If the recreational fishing community continues to perpetuate the myth that it’s commercial fishing that’s causing the decline or, that a slot limit is the answer, it will just strengthen the idea that many, if not most, Commissioners harbor– that the recreational community doesn’t really get it. And so, they can just disregard us. I’ve had personal conversations with such Commissioners who have told me, in so many words, that this is the case. This is essentially what’s been happening over the last several years as Commissioners fail to listen to constituent pleas for precautionary management action.
We need be clear on what we, as a community of stakeholders, want. A reduction in fishing mortality. So that we can enjoy the abundance of fish we had just five years ago and so recreational fishing business can continue to thrive and so that anglers can continue to enjoy a rebuilt, abundant fishery. I don’t see any reason for a two-fish coastal limit. And really, the size limit should probably be higher. But how it gets done doesn’t really matter to me, and it shouldn’t to you. Reduce fishing mortality! That’s what our message should be!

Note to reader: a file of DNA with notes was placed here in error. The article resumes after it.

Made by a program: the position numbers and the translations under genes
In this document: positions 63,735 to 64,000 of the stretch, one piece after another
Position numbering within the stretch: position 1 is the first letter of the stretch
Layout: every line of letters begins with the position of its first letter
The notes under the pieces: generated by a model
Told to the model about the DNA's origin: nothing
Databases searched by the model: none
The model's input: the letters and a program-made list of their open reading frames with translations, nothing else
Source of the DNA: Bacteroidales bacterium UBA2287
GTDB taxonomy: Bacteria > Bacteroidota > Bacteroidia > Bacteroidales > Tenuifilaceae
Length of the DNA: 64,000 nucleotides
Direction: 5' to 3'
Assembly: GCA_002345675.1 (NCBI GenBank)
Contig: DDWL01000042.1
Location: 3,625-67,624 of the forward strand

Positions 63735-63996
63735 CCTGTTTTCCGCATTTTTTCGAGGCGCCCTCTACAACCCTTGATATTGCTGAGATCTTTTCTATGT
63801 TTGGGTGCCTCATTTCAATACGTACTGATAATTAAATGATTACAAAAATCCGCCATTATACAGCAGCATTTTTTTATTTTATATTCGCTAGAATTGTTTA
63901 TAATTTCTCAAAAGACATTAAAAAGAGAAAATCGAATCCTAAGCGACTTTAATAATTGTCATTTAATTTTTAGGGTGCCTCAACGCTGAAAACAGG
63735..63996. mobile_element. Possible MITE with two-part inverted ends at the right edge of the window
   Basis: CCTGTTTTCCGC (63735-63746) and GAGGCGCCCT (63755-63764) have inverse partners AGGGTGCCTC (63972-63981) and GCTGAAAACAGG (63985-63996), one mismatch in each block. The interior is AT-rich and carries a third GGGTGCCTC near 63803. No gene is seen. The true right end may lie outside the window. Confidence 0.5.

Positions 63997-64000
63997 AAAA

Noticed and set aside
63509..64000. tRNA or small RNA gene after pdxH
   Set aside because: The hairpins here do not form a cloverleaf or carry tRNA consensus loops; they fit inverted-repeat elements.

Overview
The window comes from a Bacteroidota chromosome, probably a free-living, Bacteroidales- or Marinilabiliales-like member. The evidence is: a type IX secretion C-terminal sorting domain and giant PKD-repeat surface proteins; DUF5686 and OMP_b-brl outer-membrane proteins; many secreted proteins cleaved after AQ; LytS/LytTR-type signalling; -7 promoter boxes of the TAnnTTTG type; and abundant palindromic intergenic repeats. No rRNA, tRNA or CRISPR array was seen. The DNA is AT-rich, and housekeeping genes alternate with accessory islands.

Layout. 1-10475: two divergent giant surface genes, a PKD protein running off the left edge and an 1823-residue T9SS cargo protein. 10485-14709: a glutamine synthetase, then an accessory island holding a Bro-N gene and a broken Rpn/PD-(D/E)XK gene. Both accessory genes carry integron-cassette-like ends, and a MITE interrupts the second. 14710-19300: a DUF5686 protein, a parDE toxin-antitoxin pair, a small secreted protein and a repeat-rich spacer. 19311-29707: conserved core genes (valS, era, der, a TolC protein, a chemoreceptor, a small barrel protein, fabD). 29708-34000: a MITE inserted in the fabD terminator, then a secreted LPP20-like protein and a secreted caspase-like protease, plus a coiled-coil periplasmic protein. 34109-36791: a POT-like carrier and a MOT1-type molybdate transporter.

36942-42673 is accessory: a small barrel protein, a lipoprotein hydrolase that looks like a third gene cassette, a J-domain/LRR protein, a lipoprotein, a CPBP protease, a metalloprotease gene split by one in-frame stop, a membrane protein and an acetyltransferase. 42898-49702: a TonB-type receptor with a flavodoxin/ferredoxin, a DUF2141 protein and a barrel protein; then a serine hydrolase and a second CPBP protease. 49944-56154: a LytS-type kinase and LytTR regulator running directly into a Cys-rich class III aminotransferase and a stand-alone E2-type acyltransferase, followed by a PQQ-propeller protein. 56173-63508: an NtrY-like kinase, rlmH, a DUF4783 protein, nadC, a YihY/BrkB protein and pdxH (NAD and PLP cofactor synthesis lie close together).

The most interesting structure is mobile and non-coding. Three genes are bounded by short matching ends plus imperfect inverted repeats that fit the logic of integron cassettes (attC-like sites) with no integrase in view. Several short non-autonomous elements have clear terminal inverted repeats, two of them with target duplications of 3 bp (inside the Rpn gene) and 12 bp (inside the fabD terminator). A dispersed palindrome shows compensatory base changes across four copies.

At this point, whether ASMFC does reduce fishing mortality is really contingent on what the 2012 benchmark stock assessment reveals, and of course how much noise those of us who fish for this amazing animal (and those of who depend on this fishery make a living) make.
The 2012 assessment is currently being peer-reviewed, yet I suspect it will be released very soon. I will let readers know what it says just as soon as we have it. Stay tuned!
About Captain John McMurray
After obtaining an undergraduate degree in Political Science from Loyola College in Maryland, Captain John McMurray served in the US Coast Guard for four years as a small-boat coxswain and marine-fisheries law enforcement officer. He was then recruited to become the first Executive Director of the Coastal Conservation Association New York. He is currently the Director of Grants Programs at the Norcross Wildlife Foundation in New York. He is the owner and primary operator of “One More Cast” Charters. John is a well known and well published outdoor writer, specializing in fisheries conservation issues. In 2006 John was awarded the Coastal Conservation Association New York Friend of Fisheries Conservation Award.